Tax-raisers on Capitol Hill slashed their 291-page hit list of revenue targets to just 12 items last week. But three of them could touch you in the wallet, if you own a home or invest in real estate. So you may want to ponder them, or even talk to your congressman about them, during the August congressional recess.

Here's a quick update on the summer saga of Tax Reform, Part II: The Real Estate Nightmare Continues. The plot so far runs like this:

With the blood barely dry from the Tax Reform Act of 1986, House Ways and Means Committee Chairman Dan Rostenkowski (D-Ill.) called on some of the most ingenious minds on Capitol Hill for suggestions about how to raise $19 billion more for the federal tax coffers. Rostenkowski had to do so because the Senate and House put him up to it. They'd agreed on a new budget for the upcoming fiscal year that is $19.3 billion more in the red than it's supposed to be. Then they left it to the congressional tax experts -- most prominently Rostenkowski and his committee -- to get rid of the red.

The chairman turned to the lawyers and economists on the staff of the Joint Tax Committee. They produced the Big List -- a compendium of creative revenue-raising options, from new levies on telephones, beer and gas guzzlers to improved methods for squeezing more money out of American taxpayers' heirs.

Tucked away in the 291 pages delivered by the Joint Tax Committee in June were several proposals affecting homeowners and real-estate investors. Ominously, when the Big List was pared down to the Short List last week, representing the draft recommendations favored by key staff on the committee, the major real-estate proposals all remained.

The most controversial of the three concerns home-equity loans. The Short List didn't specify how the loans could be turned into federal money makers, but the Big List did. Interest deductibility on home-equity loans can simply be cut off, in the words of one staff member, unless the proceeds are used to rehabilitate, acquire or construct a primary or second residence.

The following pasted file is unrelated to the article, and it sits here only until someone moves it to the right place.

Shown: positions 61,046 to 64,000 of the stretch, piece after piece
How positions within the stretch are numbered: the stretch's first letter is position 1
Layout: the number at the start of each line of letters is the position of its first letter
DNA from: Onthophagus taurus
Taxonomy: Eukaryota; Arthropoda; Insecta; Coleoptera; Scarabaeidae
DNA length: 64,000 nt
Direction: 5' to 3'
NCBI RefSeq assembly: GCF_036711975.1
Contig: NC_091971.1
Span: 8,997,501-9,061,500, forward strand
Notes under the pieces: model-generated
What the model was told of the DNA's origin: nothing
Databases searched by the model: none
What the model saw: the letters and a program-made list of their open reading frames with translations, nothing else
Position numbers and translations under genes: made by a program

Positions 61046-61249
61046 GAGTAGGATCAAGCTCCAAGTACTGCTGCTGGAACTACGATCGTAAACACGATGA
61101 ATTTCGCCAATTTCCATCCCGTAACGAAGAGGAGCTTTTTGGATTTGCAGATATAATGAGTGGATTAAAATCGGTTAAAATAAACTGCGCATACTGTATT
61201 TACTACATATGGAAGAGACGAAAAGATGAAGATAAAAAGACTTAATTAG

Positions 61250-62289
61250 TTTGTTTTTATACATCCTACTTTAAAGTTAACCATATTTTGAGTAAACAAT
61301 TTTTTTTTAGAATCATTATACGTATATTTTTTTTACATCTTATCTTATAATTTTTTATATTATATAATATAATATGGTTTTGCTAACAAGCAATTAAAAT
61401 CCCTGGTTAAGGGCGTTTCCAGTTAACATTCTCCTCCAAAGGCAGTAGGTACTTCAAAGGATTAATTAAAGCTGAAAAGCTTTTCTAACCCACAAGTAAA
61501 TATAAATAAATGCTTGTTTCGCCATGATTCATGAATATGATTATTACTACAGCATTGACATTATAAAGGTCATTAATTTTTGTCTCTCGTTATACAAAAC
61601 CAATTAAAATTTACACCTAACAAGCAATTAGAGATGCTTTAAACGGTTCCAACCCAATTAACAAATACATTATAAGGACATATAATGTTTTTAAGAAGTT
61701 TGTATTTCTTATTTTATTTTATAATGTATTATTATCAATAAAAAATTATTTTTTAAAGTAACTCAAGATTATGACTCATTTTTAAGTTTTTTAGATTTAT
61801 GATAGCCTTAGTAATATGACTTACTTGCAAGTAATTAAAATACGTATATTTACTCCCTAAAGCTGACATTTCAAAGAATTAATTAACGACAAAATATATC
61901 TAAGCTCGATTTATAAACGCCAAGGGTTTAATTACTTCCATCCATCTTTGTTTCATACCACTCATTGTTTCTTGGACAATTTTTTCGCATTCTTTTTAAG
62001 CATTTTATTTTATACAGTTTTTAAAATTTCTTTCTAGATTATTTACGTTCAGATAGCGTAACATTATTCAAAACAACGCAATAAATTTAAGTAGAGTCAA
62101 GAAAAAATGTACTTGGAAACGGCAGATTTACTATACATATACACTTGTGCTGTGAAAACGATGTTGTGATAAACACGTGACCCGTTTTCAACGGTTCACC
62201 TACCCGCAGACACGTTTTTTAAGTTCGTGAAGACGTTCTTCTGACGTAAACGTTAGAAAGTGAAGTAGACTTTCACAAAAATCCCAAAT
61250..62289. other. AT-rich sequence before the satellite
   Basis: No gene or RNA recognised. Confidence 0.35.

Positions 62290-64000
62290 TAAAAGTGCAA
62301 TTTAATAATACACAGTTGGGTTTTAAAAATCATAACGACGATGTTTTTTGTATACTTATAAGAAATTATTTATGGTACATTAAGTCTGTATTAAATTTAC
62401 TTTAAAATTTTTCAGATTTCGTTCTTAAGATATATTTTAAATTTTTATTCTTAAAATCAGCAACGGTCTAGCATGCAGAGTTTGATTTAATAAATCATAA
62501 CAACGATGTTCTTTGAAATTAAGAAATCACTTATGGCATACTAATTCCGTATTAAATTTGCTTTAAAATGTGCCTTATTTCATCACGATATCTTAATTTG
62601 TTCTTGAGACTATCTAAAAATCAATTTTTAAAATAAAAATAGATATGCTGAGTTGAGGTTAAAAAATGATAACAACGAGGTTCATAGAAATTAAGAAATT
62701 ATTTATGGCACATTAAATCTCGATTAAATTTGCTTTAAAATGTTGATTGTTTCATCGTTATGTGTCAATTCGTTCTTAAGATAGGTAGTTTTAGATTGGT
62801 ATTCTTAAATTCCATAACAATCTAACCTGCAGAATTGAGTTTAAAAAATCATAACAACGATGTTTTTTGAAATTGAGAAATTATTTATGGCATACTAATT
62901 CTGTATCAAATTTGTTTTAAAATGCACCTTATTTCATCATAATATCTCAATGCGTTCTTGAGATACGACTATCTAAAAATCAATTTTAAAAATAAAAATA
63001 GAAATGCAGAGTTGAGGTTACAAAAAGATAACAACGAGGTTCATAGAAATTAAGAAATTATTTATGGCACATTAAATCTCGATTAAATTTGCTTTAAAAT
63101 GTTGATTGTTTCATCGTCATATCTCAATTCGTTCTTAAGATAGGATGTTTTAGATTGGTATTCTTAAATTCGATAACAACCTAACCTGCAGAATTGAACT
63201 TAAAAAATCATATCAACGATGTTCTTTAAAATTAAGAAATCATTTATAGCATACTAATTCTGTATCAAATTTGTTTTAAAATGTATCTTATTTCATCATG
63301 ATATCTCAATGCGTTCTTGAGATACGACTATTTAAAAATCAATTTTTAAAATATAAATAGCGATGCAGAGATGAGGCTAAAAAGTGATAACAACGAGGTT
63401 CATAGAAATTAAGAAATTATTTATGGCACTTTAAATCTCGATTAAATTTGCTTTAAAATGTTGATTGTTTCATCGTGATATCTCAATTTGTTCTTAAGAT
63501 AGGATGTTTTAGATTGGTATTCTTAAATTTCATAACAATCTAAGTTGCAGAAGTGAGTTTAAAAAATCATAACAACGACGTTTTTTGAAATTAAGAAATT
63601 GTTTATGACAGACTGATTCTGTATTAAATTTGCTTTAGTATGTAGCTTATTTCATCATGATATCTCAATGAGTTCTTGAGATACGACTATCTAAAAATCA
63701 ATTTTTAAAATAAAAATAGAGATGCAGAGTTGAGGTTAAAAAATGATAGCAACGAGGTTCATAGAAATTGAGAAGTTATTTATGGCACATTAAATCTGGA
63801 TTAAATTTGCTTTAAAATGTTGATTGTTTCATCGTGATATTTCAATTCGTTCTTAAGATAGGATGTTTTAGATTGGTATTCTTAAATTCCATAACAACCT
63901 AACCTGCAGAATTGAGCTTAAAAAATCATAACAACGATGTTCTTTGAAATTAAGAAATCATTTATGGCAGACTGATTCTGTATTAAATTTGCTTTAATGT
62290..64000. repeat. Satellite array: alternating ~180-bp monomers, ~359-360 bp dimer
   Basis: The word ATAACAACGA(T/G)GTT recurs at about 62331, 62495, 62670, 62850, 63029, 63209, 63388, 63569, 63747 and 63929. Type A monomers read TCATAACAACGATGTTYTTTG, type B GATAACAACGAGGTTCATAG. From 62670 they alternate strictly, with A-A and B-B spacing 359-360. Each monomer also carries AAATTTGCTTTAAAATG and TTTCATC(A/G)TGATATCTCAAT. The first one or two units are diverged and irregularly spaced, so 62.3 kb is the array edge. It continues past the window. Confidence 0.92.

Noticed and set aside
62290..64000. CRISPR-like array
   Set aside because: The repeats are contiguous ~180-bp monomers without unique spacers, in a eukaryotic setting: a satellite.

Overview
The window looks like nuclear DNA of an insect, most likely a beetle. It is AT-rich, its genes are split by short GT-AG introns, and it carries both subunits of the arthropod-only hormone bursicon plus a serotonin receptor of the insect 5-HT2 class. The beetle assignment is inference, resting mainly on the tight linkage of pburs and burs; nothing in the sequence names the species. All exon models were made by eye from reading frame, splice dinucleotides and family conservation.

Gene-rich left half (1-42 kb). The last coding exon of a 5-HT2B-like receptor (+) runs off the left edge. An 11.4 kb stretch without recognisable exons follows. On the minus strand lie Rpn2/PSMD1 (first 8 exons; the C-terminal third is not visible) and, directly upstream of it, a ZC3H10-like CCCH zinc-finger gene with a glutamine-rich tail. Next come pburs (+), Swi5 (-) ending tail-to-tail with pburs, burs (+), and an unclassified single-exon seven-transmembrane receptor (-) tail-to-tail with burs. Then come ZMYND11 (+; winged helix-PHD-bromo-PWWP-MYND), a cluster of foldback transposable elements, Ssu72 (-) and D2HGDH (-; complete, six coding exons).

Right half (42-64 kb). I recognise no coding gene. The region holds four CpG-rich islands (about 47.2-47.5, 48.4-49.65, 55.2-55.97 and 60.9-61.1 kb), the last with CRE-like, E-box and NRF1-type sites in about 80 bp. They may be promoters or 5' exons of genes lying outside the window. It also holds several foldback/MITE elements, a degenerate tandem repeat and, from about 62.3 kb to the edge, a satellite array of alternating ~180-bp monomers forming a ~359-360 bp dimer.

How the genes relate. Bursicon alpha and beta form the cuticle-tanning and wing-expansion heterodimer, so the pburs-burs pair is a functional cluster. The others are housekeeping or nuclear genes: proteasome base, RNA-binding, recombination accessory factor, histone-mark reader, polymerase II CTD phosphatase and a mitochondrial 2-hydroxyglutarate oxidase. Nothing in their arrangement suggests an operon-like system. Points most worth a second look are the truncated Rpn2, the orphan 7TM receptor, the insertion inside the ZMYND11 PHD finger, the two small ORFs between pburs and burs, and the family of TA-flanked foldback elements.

As a homeowner, you could still borrow all you want against your house under this recommendation. The only problem is that you couldn't write off your interest payments at tax time, unless the loan dollars went for nothing but the purchase, rehab or new construction of your own house. Few home-equity borrowers currently would pass such a test.

Also outlined in the Big List were home-equity-loan cutbacks on interest deductions beyond $10,000; deductions on home-equity lines of credit with no fixed terms for repayment, and denial of second-home status to boats of any size and mobile homes.

The second major item on the Short List of real-estate targets involves tax-deferred exchanging. For years an integral part of many small and large real-estate investors' financial arsenals, tax-deferred exchanging sailed through 1986s legislative bloodbath unscathed. Not so this year, if the revenue-raisers have their way.

Tax-deferred exchanging works like this: If you swap some investment real estate for other real estate of ''like kind,'' you can postpone your federal tax liability until you realize an actual cash gain.

Say that you bought a condo or rental duplex five years ago for $100,000. Now it's worth $200,000. You can swap it, at its appreciated equity value, for a piece of raw land, another condo or whatever form of investment real estate you want, without incurring an immediate tax liability on your apparent profit. Your liability is deferred until you realize a cash profit, by selling the place for money.

Under the draft tax proposal now circulating on Capitol Hill, you'd have a much tougher time qualifying for tax-deferred swaps. For example, you wouldn't be able to exchange your condo for land because the two properties wouldn't be considered ''like kind'' for federal tax purposes.

The final major real-estate item on the hit list concerns investments in a form of publicly traded, stock exchange-listed partnerships known as master limited partnerships. MLPs represent a way to avoid the double taxation typical in corporations. Almost by definition, that avoidance puts them in the revenue-raisers' gunsights.

Where's the Tax Reform-Part II saga headed? Nowhere until September, when Congress returns to confront its own red ink and begins scrambling for quick fixes to cut the flow.